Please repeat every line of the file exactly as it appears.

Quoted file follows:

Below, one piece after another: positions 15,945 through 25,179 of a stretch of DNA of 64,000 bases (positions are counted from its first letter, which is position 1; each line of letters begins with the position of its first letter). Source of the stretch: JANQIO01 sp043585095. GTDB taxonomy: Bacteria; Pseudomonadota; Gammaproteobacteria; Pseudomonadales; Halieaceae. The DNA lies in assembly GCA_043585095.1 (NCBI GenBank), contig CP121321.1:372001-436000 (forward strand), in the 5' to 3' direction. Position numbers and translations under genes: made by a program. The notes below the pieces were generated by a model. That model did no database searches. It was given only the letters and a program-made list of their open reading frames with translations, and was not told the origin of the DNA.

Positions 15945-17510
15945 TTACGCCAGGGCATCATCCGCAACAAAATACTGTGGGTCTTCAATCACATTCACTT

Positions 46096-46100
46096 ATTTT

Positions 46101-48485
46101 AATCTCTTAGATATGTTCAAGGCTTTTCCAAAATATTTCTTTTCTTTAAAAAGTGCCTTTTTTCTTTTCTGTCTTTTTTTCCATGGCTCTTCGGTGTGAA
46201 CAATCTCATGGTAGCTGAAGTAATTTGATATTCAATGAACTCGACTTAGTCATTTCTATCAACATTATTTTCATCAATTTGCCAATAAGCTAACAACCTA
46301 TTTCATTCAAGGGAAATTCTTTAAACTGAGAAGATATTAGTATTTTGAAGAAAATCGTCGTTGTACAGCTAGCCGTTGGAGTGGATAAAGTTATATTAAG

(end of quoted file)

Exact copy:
Below, one piece after another: positions 15,945 through 25,179 of a stretch of DNA of 64,000 bases (positions are counted from its first letter, which is position 1; each line of letters begins with the position of its first letter). Source of the stretch: JANQIO01 sp043585095. GTDB taxonomy: Bacteria; Pseudomonadota; Gammaproteobacteria; Pseudomonadales; Halieaceae. The DNA lies in assembly GCA_043585095.1 (NCBI GenBank), contig CP121321.1:372001-436000 (forward strand), in the 5' to 3' direction. Position numbers and translations under genes: made by a program. The notes below the pieces were generated by a model. That model did no database searches. It was given only the letters and a program-made list of their open reading frames with translations, and was not told the origin of the DNA.

Positions 15945-17510
15945 TTACGCCAGGGCATCATCCGCAACAAAATACTGTGGGTCTTCAATCACATTCACTT

Positions 46096-46100
46096 ATTTT

Positions 46101-48485
46101 AATCTCTTAGATATGTTCAAGGCTTTTCCAAAATATTTCTTTTCTTTAAAAAGTGCCTTTTTTCTTTTCTGTCTTTTTTTCCATGGCTCTTCGGTGTGAA
46201 CAATCTCATGGTAGCTGAAGTAATTTGATATTCAATGAACTCGACTTAGTCATTTCTATCAACATTATTTTCATCAATTTGCCAATAAGCTAACAACCTA
46301 TTTCATTCAAGGGAAATTCTTTAAACTGAGAAGATATTAGTATTTTGAAGAAAATCGTCGTTGTACAGCTAGCCGTTGGAGTGGATAAAGTTATATTAAG